Effects of rice husk biochar and sugar-mill by-products on methane consumption from two different soils
Nguyen, Dai Huong, Biala, Johannes, Grace, Peter R., Scheer, Clemens, & Rowlings, David W. (2013) Effects of rice husk biochar and sugar-mill by-products on methane consumption from two different soils. In Bruce, Robin (Ed.) Proc Aust Soc Sugar Cane Technol, Townsville, Australia, pp. 1-8.
Methane (CH4) is an important greenhouse gas with a global warming potential (GWP) 25 times greater than carbon dioxide (CO2) that can be produced or consumed in soils depending on environmental conditions and other factors. Biochar application to soils has been shown to reduce CH4 emissions and to increase CH4 consumption. However, the effects of rice husk biochar (RB) have not been thoroughly investigated. Two 60-day laboratory incubation experiments were conducted to investigate the effects of amending two soil types with RB, raw mill mud (MM) and composted mill mud (CM) on soil CH4 consumption and emissions. Soil cores incubated in 1 L glass jars and gas samples were analysed for CH4 using gas chromatography. Average CH4 consumption rates varied from -0.06 to -0.68 g CH4-C( )/ha/d in sandy loam soil and -0.59 to -1.00 g CH4-C/ha/d in clay soil. Application of RB resulted in CH4 uptake of -0.52 to -0.55 g CH4-C/ha/d in sandy loam and -0.76 to -0.91 g CH4-C/ha/d in clay soil. Addition of MM showed low CH4 emissions or consumption at 60% water-filled pore space (WFPS) in both soils. However, at high water contents (>75% WFPS) the application of MM produced high rates of CH4 emissions which were significantly suppressed when RB was added. Cumulative emissions of the MM treatment produced 108.9 g CH4-C/ha at 75% WFPS and 11 459.3 g CH4-C/ha at 90% WFPS in sandy loam soil over a period of 60 days. RB can increase CH4 uptake under low soil water content (SWC) and decrease CH4 emissions under anaerobic conditions. CM expressed more potential to reduce CH4 emissions than those of MM.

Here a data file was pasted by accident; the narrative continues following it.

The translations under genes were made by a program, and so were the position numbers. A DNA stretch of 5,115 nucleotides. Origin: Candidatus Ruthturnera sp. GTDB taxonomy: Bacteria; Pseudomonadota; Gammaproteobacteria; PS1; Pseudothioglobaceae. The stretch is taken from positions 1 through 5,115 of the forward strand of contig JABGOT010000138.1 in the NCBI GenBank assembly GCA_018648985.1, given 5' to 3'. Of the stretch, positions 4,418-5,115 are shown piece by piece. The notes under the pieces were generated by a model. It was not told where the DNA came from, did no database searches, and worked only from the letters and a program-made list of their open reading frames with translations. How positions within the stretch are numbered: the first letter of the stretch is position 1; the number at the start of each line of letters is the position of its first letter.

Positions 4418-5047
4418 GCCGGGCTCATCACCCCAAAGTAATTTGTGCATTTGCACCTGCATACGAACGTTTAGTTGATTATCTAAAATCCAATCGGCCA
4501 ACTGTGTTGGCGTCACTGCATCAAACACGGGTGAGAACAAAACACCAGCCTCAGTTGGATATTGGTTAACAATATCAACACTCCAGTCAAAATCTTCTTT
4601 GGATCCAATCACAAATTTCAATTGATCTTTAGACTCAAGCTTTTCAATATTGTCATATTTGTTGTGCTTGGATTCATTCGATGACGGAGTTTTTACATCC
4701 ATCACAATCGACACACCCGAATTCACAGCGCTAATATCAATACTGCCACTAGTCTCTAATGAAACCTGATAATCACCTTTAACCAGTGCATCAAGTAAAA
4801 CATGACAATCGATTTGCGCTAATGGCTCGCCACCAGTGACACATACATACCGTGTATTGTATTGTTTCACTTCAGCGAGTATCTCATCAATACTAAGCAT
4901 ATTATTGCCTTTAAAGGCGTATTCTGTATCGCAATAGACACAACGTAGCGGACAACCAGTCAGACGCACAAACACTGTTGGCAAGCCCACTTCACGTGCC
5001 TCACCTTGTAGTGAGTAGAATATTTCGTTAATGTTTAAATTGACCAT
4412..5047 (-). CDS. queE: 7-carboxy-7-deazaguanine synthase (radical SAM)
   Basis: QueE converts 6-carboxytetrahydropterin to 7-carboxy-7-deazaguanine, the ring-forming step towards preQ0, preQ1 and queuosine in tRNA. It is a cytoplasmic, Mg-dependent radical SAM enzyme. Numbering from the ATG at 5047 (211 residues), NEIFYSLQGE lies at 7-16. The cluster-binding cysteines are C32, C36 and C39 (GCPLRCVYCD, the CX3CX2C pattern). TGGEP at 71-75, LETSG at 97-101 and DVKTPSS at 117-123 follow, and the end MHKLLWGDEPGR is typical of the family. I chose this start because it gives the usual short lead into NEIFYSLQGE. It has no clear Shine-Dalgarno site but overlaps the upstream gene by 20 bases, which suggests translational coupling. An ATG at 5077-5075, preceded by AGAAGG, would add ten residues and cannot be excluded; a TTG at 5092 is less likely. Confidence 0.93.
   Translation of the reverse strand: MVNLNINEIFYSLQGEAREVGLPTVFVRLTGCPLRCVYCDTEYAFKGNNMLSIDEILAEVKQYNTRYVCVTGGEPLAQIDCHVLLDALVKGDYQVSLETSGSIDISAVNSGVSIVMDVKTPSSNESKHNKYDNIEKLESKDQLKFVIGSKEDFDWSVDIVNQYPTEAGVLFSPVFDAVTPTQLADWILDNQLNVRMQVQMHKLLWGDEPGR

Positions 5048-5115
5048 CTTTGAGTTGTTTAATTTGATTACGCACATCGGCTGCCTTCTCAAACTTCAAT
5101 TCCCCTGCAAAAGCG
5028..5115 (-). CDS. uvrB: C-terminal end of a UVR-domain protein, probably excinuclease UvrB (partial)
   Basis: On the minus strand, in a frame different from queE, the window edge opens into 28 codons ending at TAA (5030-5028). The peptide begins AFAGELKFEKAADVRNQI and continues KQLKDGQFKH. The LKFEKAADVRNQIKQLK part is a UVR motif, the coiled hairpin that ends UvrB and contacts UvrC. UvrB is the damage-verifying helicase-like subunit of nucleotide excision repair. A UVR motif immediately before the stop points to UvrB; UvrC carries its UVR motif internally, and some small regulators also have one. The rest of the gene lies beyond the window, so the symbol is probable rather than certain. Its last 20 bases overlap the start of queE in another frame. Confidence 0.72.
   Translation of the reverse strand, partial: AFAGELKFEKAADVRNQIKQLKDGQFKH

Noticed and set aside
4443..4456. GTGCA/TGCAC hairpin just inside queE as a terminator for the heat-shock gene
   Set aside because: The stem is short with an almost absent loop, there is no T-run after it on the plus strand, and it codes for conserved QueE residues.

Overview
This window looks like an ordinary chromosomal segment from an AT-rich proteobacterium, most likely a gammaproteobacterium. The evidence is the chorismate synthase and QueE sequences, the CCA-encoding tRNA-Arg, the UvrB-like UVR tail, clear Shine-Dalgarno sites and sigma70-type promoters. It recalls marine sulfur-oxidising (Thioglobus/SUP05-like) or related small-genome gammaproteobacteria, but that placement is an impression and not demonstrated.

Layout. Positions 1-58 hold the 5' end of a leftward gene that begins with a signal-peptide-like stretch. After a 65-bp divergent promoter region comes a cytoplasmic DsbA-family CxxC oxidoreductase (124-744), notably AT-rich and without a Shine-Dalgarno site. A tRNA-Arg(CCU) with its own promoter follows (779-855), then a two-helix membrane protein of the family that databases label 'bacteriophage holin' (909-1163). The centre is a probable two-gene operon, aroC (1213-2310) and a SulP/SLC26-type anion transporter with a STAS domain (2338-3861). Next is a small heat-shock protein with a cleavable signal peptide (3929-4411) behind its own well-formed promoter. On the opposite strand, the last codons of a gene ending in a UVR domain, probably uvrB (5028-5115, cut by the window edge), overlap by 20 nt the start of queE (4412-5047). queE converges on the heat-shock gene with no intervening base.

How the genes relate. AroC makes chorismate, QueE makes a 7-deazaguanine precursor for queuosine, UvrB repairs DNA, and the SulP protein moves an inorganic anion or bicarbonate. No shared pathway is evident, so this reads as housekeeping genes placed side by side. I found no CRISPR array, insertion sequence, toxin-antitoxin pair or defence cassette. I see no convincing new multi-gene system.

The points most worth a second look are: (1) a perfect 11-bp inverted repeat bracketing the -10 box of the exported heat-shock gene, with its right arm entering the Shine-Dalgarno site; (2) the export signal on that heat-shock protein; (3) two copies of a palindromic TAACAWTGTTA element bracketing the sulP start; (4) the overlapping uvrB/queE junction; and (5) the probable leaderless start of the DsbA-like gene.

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|Item Type:||Conference Paper|
|Keywords:||Methane Consumption, Greenhouse Gases, Organic Amendments, Mill Mud, Rice Husk Biochar|
|Subjects:||Australian and New Zealand Standard Research Classification > ENVIRONMENTAL SCIENCES (050000)
Australian and New Zealand Standard Research Classification > AGRICULTURAL AND VETERINARY SCIENCES (070000)
|Divisions:||Current > Schools > School of Earth, Environmental & Biological Sciences
Current > Institutes > Institute for Future Environments
Current > QUT Faculties and Divisions > Science & Engineering Faculty
|Copyright Owner:||Copyright 2013 (please consult the authors).|
|Deposited On:||22 Apr 2013 07:26|
|Last Modified:||27 May 2013 15:39|
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